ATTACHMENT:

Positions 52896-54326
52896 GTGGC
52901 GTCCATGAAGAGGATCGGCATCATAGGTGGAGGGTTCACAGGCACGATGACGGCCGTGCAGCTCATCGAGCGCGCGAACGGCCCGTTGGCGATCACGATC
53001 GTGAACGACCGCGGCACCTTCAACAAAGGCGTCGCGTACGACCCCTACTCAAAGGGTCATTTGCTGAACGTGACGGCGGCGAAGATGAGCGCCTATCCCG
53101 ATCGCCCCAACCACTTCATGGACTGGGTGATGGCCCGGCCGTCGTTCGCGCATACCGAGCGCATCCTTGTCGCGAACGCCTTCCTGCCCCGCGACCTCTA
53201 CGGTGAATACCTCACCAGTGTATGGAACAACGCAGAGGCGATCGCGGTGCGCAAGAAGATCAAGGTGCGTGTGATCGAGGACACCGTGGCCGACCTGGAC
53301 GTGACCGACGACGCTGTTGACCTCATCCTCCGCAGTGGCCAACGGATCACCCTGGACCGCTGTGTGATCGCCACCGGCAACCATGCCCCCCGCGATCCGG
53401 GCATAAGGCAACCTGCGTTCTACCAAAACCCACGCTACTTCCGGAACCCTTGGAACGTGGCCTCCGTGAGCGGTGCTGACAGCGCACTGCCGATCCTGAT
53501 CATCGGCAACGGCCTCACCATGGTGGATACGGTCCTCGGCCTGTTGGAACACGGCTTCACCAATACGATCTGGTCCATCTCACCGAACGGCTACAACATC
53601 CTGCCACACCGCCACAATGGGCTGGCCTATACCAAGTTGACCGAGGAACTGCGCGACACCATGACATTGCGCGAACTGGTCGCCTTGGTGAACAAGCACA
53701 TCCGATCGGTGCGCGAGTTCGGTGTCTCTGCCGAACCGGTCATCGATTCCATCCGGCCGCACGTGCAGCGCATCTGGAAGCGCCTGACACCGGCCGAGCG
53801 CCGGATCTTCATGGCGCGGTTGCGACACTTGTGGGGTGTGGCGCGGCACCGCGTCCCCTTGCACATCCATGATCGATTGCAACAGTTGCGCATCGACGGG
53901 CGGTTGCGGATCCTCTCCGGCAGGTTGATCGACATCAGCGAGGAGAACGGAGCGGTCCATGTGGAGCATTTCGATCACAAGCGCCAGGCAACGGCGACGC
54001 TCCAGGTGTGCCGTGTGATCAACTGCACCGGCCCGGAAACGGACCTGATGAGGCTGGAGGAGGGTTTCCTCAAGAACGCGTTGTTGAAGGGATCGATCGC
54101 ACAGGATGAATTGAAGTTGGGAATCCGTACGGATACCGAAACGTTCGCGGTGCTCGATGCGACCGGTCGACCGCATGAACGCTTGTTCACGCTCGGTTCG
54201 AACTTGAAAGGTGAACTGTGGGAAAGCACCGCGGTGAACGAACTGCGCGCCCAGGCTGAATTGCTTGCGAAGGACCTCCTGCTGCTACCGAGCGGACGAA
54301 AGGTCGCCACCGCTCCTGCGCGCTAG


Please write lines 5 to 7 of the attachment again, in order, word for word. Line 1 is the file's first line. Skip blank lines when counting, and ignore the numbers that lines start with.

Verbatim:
53101 ATCGCCCCAACCACTTCATGGACTGGGTGATGGCCCGGCCGTCGTTCGCGCATACCGAGCGCATCCTTGTCGCGAACGCCTTCCTGCCCCGCGACCTCTA
53201 CGGTGAATACCTCACCAGTGTATGGAACAACGCAGAGGCGATCGCGGTGCGCAAGAAGATCAAGGTGCGTGTGATCGAGGACACCGTGGCCGACCTGGAC
53301 GTGACCGACGACGCTGTTGACCTCATCCTCCGCAGTGGCCAACGGATCACCCTGGACCGCTGTGTGATCGCCACCGGCAACCATGCCCCCCGCGATCCGG